Once we establish that. We pair
that word ‘good’ that I was telling you about
with the fish. Say about target
to actually be hand signal. Then pretty soon it’s just ta
da. Well, hello! Good boy. Good! “So when we train the animals
we give them lots of hand
signals. That gets them to do the behaviors we want them to
do. Good. And were going to let
you see what it’s like to be a trainer.” Jonathan: “Alright.” Deb: “Good. So what we’re going
to do is, I’m going to use
those targets again. Now it’s my turn to try
training. Deb: “You’re going to stand up
right next to him over here.
Back up a little bit. There you go here we are. That’s
perfect. Now when I give you
the hand signal he’s going to switch his focus to over to
you.” Jonathan: “OK” DED: “And that’s when I’m gonna
have you put your fists
together.” Jonathan: “Fists together?” Deb: “Fists together.” Jonathan: “OK” Boomerang makes noise Deb: “You can drop them” Jonathan: “That is the signal
to burp?” Deb: ( laughs ) “Actually you
know what’s funny about that.
He didn’t do the right behavior. That’s not what he
was suppose to do.” Jonathan: “Really?” Deb: “Not at all. Good. So I
didn’t reinforce him. I just
let him sit there for a second.” Jonathan: “OK.” Deb: “Remember” Jonathan: “Alright.” Deb: “Alright.” Jonathan: “Got it.” Deb: “If you want to do that
behavior. Let’s let you do that
behavior here we go.” Boomerang makes noise Deb: “Good.” BOTH: “Alright!” Deb: “Let me try this one more
time. BARK!” ( boomerang barks ) Deb: “Good. Alright here’s your
time to shine. Let’s see how
good of a trainer you are. Ready? Jonathan: “OK.” Deb: “You’re with him” Later, I head behind the scenes
to learn what it takes to keep
these sea lions healthy and well fed. Jen: “This is Julie.” Jonathan: “Hi Julie, Jonathan.
I’d shake your hand, but ewww!” Inevitably, these things always
seem to involve some smelly
fish. Jen: “Even though we get this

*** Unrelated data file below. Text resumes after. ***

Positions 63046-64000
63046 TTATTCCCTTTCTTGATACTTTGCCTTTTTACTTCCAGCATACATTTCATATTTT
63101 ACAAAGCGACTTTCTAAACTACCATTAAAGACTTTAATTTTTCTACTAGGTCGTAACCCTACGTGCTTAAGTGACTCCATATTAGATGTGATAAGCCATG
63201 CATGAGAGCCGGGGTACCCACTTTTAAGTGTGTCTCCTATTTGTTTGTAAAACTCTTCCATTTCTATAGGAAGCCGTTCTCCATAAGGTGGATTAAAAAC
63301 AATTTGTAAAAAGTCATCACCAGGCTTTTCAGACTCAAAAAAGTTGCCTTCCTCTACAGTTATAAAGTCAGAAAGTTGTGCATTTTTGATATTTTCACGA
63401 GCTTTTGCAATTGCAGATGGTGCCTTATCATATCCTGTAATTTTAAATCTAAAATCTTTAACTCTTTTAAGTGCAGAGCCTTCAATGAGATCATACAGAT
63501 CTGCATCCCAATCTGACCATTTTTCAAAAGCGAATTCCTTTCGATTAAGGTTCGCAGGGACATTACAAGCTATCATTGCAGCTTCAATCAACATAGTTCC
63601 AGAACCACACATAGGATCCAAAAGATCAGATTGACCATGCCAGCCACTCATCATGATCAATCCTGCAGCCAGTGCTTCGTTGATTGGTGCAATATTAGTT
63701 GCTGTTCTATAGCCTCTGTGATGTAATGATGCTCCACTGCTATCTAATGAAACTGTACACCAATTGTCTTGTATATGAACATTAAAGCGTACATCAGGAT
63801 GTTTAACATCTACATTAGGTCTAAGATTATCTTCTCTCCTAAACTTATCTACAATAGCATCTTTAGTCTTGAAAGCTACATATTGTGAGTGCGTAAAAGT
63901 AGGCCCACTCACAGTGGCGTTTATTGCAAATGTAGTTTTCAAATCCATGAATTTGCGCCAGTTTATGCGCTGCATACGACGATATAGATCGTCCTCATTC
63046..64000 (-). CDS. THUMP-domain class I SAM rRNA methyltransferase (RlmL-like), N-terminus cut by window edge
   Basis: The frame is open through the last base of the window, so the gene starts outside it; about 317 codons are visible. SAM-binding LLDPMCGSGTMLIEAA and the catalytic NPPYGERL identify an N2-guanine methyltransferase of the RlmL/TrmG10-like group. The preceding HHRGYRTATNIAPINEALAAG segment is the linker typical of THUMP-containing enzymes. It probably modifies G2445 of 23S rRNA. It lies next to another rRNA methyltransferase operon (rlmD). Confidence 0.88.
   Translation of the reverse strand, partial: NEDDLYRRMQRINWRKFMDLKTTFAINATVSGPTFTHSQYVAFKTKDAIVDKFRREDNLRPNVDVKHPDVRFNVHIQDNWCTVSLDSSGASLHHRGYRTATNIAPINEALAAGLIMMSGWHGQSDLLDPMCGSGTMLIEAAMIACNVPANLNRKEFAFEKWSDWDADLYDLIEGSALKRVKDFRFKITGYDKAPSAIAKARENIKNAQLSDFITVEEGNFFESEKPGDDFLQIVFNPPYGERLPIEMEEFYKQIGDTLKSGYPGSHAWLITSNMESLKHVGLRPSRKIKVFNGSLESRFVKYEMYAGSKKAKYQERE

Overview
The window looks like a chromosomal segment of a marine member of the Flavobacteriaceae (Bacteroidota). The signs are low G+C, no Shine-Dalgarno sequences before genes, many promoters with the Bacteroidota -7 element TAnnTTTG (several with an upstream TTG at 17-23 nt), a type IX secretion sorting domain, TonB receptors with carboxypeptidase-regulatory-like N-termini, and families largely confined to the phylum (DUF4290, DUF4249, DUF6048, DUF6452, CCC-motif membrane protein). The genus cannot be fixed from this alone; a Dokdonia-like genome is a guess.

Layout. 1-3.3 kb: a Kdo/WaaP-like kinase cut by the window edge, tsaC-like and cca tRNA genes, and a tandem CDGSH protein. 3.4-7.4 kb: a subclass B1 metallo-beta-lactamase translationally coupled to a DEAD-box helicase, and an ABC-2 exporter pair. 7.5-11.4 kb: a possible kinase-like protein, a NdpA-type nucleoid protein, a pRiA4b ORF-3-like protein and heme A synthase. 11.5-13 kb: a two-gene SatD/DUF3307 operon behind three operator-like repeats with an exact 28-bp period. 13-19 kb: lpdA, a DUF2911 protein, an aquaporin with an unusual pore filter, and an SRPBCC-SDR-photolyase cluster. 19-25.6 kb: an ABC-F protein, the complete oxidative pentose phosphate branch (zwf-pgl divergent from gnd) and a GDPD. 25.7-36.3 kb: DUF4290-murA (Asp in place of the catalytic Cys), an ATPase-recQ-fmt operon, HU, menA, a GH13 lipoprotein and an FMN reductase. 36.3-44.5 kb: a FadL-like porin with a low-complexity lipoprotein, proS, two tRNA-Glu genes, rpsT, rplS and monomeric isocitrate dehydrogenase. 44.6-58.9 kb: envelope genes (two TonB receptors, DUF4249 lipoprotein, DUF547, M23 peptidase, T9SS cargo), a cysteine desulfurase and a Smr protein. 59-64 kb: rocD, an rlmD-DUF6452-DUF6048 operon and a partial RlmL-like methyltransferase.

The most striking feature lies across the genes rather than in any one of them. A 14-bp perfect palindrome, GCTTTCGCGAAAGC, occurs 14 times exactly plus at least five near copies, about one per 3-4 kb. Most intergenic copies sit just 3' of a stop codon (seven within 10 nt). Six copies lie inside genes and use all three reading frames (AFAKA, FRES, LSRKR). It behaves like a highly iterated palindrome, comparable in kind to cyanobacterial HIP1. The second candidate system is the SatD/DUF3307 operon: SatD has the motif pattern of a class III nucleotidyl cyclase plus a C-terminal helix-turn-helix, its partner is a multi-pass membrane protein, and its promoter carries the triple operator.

from restraint distributors
it’s the same fish you would get if you went to order it. We
want to make sure that it’s
really high quality and we’re not feeding animals something
that will make them sick. I meet trainer Jen Rego, who
happened to pull fish duty
today. Jen: Any fish that have cuts in
them, like this is” We have to thaw, sort and
inspect the fish. Jen: “…Bacteria to get in
there and we don’t want to feed
that to our animals” Jonathan: “You guys need some
sharks. They love the ones with
the cuts in them.” Jen: “We make sure that there’s
nothing going to make our sea
lions sick.” Jonathan: “This one’s like a
board.” Jen: “Yup! So we’re going to
run under water kind of soften
up a bit. So he’s got a little bit of that fish
wiggle to him. Perfect.” Jonathan: “Nice. Come back.
Maybe we can revive him. Jen: “I don’t know if the seal
lions want to work for their
lunch.” Jonathan: “How pliable does he
need to be?” They do this 6 times a day!
Those sea lions are hungry! Jen: “So we are finally done.” Jonathan: “Yeah” Jen: “That’s our fish for this
session.” Jonathan: “That’s a lot of
fish. I’m just saying. WOW!” Jen: “So right here. This is
all the fish the sea lions ear
for 1 out of 6 session for the day.” Jonathan: “So you’re starting
it again in 2 hours?” Jen: “Exactly” Jonathan: “Hopefully we’ll be
out of here by then.” Next, trainer Kristen Patti
takes me out to the stage where
I’ll try one of the less glamorous jobs in the Mystic
Aquarium. Jonathan: “So these go over my
shoes then?” Kristen: “They do. Hopefully
they’ll fit.” Jonathan: “These are like
galoshes. You know. What if my
foot is too big? I don’t think it’s going on. They’re
never going to come off. Now I
wear my muck boots. It’s never a good sign when you
gotta put on foot wear like
this before you get started. OK I’m ready. I’m ready.” Kristen: “Ready? We’re going in
the back and go on stage” Jonathan: “OK” Kristen: “Hose off some of that
nice big poop right here.” Jonathan: “Alright (laughs)
We’re hosing some poop. Stand
back. Stand back–crazy man with a hose. That’s right.
There like oh hose that in the
water with us. What are you doing? I think this one’s dried
on.” Lets just say that the smell of
sea lion poop is unpleasant.
Not a job I want to do every
day. My day at the Mystic aquarium
is a lot of fun. What did I
learn? Sea lions are very smart—at least as intelligent
as dogs. Some of the sea lions
at the Mystic Aquarium know more than 100 commands and hand
signals! But when they aren’t performing
in the show, they are still
just fun loving sea lions, goofing around underwater—to
the delight of people of all
ages! ( ♪ music )